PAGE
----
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The modern mine: Reducing emissions, increasing safety and improving output

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The modern mine: Reducing emissions, increasing safety and improving output






The modernisation of mining operations is transforming how the industry is securing the minerals the world needs more safely, efficiently and sustainably, the International Mining and Resources Conference (IMARC) in Sydney has been told.


Speaking on Day 1 of the conference, industry leaders said they were excited by the potential for electrification, automation and Artificial Intelligence (AI) to improve mining operations. While acknowledging the challenges of distance, capital cost, geography and scale and they all agreed innovation was the key.


Electrifying mining


The most obvious example cited is the electrification of predominantly diesel-powered mine vehicles, haulage trucks and fixed assets. Together with automation and digitisation, electrification was described as one of the most substantive technology shifts in mining for more than 70 years.


And in exciting news, it was announced at IMARC that thousands of electric four-wheel drive vehicles equipped with smart software could soon be entering the Australian mining sector as part of a deal between two climate firms.


Irish company CoolPlanet revealed plans to extend its partnership with Australia’s Climatech Zero, in a move that will see the firms offer electrified Toyota LandCruisers to the local mining industry.


The pair predicts more than 6000 of the low-emission vehicles could be in use by 2026.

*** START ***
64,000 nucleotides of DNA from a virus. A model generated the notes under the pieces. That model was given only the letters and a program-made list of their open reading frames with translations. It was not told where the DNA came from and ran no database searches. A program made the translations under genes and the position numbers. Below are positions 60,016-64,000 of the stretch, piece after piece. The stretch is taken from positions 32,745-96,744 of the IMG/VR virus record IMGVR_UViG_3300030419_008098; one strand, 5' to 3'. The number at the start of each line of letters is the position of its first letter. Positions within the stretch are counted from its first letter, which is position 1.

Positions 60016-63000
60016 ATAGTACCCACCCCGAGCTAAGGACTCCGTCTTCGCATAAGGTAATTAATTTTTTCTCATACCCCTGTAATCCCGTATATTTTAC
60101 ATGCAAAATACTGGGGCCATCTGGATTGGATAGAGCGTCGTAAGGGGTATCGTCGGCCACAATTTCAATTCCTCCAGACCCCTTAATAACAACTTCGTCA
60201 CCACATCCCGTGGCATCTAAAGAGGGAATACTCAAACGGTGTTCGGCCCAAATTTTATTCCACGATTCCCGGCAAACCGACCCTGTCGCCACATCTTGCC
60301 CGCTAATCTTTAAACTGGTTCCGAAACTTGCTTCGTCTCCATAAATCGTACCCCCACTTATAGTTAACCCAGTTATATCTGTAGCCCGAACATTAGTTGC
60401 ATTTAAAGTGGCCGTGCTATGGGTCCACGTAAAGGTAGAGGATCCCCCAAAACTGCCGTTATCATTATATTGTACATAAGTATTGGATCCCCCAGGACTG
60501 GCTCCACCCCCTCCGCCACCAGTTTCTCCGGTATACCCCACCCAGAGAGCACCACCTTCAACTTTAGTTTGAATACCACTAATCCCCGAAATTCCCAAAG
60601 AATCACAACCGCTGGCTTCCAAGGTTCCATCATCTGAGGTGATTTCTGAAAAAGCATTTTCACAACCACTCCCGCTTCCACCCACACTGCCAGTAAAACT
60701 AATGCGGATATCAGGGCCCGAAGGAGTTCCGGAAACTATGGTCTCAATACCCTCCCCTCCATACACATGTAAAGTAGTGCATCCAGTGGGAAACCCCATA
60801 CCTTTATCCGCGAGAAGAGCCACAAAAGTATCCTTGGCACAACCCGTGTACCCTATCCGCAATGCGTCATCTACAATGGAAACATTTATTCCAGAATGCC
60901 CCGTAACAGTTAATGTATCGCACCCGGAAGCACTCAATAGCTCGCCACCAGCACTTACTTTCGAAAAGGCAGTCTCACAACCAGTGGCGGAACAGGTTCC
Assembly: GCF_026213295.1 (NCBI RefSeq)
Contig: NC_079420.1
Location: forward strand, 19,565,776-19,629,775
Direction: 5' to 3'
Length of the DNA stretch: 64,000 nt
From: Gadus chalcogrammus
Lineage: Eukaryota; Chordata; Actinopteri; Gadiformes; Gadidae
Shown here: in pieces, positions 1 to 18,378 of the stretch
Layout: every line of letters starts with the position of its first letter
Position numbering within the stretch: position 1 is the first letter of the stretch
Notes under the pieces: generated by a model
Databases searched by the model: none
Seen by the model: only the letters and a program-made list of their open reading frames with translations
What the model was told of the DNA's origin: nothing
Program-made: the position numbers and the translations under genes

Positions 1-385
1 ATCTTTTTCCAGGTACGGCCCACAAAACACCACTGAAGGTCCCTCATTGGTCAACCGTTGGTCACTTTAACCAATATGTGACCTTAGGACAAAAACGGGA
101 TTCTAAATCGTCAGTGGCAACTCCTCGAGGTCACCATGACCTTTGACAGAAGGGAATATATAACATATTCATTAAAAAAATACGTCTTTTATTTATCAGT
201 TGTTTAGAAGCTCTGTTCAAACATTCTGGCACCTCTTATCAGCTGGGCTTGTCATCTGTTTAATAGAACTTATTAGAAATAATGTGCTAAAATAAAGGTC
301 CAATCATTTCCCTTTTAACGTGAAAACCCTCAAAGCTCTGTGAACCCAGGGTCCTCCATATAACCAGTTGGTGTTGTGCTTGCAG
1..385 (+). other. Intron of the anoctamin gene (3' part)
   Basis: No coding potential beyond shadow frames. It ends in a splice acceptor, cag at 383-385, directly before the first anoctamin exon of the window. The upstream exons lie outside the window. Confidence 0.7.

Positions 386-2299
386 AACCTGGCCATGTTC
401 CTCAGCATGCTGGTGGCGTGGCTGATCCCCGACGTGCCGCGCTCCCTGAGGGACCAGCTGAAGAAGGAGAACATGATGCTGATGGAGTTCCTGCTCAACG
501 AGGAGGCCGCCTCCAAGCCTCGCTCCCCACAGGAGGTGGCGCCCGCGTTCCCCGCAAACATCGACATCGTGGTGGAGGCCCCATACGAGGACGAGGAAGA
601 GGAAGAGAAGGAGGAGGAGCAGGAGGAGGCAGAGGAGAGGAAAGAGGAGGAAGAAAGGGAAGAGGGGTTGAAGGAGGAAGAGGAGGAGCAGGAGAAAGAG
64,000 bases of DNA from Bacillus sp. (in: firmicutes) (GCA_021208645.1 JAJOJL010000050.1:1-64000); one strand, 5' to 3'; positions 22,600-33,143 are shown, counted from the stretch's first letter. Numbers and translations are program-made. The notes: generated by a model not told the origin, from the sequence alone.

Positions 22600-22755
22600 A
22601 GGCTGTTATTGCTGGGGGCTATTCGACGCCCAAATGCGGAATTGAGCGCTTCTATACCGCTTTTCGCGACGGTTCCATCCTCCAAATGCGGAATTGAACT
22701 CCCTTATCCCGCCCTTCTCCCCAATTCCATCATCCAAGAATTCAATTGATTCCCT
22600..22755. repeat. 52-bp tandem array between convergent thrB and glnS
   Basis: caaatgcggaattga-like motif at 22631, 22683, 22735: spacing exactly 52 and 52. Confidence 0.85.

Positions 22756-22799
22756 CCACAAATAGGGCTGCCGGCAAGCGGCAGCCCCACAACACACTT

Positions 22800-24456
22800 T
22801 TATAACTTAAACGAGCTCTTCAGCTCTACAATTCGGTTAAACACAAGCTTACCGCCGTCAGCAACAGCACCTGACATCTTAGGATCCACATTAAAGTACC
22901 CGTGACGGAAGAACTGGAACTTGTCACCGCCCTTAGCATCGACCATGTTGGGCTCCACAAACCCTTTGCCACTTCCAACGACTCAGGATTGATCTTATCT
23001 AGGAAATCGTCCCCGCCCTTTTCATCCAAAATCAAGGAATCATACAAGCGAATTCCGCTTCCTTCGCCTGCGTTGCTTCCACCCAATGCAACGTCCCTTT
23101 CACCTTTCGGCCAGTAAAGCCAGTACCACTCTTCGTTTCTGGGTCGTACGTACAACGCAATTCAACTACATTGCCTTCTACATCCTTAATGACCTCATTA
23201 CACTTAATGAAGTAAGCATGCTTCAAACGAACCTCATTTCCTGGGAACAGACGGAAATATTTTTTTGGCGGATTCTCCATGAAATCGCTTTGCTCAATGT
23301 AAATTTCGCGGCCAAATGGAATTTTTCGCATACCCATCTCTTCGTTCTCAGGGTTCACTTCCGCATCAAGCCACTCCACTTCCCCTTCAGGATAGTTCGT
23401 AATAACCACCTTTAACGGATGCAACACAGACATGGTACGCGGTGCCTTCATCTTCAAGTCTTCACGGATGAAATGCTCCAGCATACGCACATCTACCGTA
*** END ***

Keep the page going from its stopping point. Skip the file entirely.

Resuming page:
CoolPlanet chairman Norman Crowley said the vehicles would play an important role in cutting carbon emissions from mining and protecting workers as vehicles played a role in 28 per cent of deaths suffered on mine sites.


“Mines will be able to eliminate diesel particulate matter and maximise vehicle safety,” Mr Crowley said.


Chief Executive Officer of Fortescue Dino Otranto told the opening plenary session that rising fuel prices has been revolutionary in the competitiveness of electric vehicles, and the industry is applying the lessons learnt in other sectors.


“The offsets from diesel have been far greater than anyone could have predicted,” Mr Otranto said.


“The DC-DC charging station was the innovation breakthrough required to charge haulage trucks in under 20 minutes, which is something the motor racing industry has been doing for years.”


Electrification can also improve safety and cost in underground environments by removing the need for elaborate ventilation systems. It also has health and safety benefits when the working environment is devoid of diesel exhaust fumes and heavy, hot and noisy machinery.


The next generation of haulage trucks


Another area of focus in the transformation of mining operations is the design of haulage trucks.


According to Paul Lucey, Principal Mine Electrification & Technology at Worley there are more than 16,500 haulage trucks in Australia, but their productivity is hampered by outdated design, their suitability to the task they are performing, and human intervention.


“We have effectively pulled apart dozens of haulage trucks and assessed every component for their efficiency. We have found there is up to 20% parasitic load – that is, components that don’t really do anything but add weight and create a drag on performance,” he said.


“When you add the human tendency to put the foot flat on the floor, or to rev the engine to increase the speed of removing a tarpaulin, you can see where the inefficiencies start to add up.


“The haulage trucks of the future will use technology such as AI to reduce energy use, minimise engine and tyre wear and determine how to operate the machinery in the most efficient way.”